Indigenous Territorial Autonomy and Self-Government in the Diverse Americas
Across the Americas, Indigenous and Afro-descendent peoples have demanded autonomy, self-determination, and self-governance. By exerting their collective rights, they have engaged with domestic and international standards on the rights of Indigenous Peoples, implemented full-fledged mechanisms for autonomous governance, and promoted political and constitutional reform aimed at expanding understandings of multicultural citizenship and the plurinational state. Yet these achievements come in conflict with national governments’ adoption of neoliberal economic and neo-extractive policies which advance their interests over those of Indigenous communities.
Available for the first time in English, Indigenous Territorial Autonomy and Self-Government in the Diverse Americas explores current and historical struggles for autonomy within ancestral territories, experiences of self-governance in operation, and presents an overview of achievements, challenges, and threats across three decades. Case studies across Bolivia, Chile, Nicaragua, Peru, Colombia, Mexico, Panama, Ecuador, and Canada provide a detailed discussion of autonomy and self-governance in development and in practice.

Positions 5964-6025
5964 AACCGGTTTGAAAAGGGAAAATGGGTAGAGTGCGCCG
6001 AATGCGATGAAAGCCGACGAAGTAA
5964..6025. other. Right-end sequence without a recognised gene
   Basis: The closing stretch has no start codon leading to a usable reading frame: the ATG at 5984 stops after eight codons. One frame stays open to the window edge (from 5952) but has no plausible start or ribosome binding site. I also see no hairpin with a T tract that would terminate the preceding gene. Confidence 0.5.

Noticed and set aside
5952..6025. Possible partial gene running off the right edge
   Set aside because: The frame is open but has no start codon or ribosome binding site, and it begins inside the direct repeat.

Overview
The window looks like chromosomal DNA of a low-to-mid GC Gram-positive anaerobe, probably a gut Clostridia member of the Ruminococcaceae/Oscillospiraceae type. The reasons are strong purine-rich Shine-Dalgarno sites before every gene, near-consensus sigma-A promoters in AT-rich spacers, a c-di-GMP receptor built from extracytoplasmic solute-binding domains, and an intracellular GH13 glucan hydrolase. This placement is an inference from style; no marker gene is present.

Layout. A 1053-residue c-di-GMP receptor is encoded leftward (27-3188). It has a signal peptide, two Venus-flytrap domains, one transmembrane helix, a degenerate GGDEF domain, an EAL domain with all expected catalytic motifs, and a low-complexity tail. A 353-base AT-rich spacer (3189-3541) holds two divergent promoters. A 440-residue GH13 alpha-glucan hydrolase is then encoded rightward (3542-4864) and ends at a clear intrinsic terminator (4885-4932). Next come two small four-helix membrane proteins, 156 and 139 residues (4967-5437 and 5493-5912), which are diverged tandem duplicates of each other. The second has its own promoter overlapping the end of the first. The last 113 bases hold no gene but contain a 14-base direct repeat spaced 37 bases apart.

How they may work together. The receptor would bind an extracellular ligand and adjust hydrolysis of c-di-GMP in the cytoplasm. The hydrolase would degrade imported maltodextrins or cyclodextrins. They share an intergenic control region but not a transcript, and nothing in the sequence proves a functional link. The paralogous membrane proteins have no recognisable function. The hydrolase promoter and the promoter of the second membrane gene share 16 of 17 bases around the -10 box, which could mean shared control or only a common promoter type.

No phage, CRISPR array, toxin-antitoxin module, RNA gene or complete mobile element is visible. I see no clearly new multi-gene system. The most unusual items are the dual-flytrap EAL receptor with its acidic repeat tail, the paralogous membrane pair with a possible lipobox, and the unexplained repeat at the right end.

Paying special attention to the role of Indigenous peoples’ organizations and activism in pursuing sociopolitical transformation, securing rights, and confronting multiple dynamics of dispossession, this book engages with current debates on Indigenous politics, relationships with national governments and economies, and the multicultural and plurinational state. This book will spark critical reflection on political experience and further exploration of the possibilities of the self-determination of peoples through territorial autonomies.